Richard Thaler deserves the Nobel Memorial Prize in economics. But media treatments of Thaler’s work, and of behavioral economics more generally, suggest that it provides a much-deserved comeuppance to conventional microeconomics. Well . . . Not quite.
This is the second part of a three-part summary of a speech that I gave last weekend at the 2015 National Lawyers Convention of the Federalist Society. The first part focuses on how commerce encourages civic virtue. The second continues by discussing how limited government aids civic culture and how the Constitution helps assure that religion will be helpful rather than harmful to that culture:
Besides encouraging a commercial society, the Constitution also sharply limits government. The federal government is limited by the enumerated powers. The states’ capacity to create large, intrusive, anti-commercial government is circumscribed by the right of citizens to exit. To take just a purely hypothetical example, if my home state of Illinois exacts large taxes in favor of small groups like public sector unions, many of its citizens will leave.
Limited government creates the space and indeed the need for the kind of private associations that Alexis de Tocqueville celebrated. Varying in size and mission, these associations may concern self-improvement, mutual aid, or social welfare. As the Nobel Prize-winning political scientist Elinor Ostrom showed, these associations can help people develop bonds of social trust and maintain long-term relations of reciprocal goodwill, which can also help sustain a free society.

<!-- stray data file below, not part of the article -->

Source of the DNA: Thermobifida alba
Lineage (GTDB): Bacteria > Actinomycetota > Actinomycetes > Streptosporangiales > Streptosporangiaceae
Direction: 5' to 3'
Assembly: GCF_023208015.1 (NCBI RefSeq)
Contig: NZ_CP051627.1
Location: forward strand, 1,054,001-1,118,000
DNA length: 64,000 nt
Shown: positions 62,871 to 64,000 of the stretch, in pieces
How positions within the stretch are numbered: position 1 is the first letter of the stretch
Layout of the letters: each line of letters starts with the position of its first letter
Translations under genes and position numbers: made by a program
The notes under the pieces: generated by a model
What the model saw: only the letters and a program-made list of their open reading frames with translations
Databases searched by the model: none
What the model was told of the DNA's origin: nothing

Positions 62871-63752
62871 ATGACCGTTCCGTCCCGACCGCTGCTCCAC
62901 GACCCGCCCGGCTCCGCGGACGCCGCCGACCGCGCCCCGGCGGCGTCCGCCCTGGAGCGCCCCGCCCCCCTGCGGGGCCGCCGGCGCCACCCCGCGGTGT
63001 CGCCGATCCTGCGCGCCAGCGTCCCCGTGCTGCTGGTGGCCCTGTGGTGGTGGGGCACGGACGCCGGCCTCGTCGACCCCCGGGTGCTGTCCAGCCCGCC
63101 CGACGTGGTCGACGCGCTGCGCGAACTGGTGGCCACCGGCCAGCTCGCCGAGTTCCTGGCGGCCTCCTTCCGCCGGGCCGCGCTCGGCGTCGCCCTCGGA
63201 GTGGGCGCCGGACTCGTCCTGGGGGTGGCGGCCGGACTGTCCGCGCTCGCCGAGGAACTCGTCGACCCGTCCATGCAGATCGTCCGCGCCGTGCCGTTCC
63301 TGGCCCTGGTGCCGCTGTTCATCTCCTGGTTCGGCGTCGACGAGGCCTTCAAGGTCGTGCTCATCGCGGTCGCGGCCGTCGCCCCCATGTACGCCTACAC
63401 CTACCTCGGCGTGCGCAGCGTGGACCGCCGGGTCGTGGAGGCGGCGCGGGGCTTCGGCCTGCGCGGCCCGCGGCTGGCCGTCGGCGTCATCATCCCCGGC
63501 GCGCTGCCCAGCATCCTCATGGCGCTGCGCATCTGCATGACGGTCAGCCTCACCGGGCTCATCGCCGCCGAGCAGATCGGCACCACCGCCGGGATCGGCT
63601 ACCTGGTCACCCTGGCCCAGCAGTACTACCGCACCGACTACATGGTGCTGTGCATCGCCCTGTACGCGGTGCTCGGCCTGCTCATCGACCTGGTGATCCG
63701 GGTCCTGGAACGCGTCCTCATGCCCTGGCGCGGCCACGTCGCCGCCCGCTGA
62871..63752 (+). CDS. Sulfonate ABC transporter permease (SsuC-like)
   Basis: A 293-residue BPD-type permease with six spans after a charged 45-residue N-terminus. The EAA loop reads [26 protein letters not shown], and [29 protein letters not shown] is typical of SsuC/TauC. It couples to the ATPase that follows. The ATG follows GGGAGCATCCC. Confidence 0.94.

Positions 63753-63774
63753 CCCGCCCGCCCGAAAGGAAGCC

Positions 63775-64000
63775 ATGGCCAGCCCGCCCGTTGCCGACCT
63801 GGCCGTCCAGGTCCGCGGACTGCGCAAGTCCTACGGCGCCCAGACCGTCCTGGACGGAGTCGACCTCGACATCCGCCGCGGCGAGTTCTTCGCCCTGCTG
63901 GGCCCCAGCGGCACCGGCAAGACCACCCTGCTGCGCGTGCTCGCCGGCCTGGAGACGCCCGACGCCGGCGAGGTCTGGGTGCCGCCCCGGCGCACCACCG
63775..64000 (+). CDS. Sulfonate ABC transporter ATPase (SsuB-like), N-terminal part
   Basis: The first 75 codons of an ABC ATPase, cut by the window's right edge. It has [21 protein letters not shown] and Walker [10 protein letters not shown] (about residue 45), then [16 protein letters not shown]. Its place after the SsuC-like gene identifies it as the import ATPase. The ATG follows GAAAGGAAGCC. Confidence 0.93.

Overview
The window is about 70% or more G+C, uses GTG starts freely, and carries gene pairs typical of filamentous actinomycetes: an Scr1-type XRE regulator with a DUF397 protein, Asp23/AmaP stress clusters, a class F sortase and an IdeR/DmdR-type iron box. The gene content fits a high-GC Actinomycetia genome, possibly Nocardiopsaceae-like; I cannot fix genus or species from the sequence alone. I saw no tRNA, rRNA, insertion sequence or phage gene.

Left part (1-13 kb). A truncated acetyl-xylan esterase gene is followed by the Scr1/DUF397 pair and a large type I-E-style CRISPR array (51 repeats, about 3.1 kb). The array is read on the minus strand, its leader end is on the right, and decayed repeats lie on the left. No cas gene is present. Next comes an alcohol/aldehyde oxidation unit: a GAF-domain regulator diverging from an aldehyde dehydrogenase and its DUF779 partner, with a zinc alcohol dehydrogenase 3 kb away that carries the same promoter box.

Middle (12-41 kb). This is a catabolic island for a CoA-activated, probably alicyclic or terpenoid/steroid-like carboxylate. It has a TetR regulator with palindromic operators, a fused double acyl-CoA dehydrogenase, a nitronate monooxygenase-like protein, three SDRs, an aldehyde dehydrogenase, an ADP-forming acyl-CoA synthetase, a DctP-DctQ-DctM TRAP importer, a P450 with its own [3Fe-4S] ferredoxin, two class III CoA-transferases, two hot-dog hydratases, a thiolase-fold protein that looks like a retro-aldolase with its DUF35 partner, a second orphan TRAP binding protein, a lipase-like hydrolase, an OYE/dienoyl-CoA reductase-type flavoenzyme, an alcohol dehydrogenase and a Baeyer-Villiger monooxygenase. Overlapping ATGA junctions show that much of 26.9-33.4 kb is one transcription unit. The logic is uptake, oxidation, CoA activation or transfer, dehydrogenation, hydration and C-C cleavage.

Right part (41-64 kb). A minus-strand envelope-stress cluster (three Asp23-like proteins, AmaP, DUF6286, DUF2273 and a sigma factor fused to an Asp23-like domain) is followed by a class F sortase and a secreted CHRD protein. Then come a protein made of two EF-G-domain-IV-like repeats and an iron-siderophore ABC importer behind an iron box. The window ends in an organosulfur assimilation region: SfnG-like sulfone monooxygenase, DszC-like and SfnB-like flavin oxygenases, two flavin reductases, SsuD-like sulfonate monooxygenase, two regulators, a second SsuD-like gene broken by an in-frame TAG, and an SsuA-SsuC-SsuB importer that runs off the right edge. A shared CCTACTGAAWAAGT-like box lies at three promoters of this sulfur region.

In response to: Prospects for the Democratic Nation-State: What State Are We In?
Ralph Hancock begins his interesting essay[i] be reminding us that, despite its internal contradictions and failures, the modern state has become the only conceivable political form in our post-modern world. This should be puzzling since the record is far from being a convincing successful story. At its best, the modern state has allowed us to live together and pursue freely and peacefully our individual interests as we think fit; yet, the modern state is also a symbol of the iron cage of modernity, as illustrated, among other things, by its power of supervising citizens’ movements and its powerful tax system’s…
Mankind is not easily rid of theology once it gets the bug. The nation-state tried to erase the distinction between earthly power and absolute right, but the attempt failed, with the result that the modern nation-state, its professed secularism notwithstanding, is once more coming under the tutelage of a clerisy. Almost since its beginning the nation-state…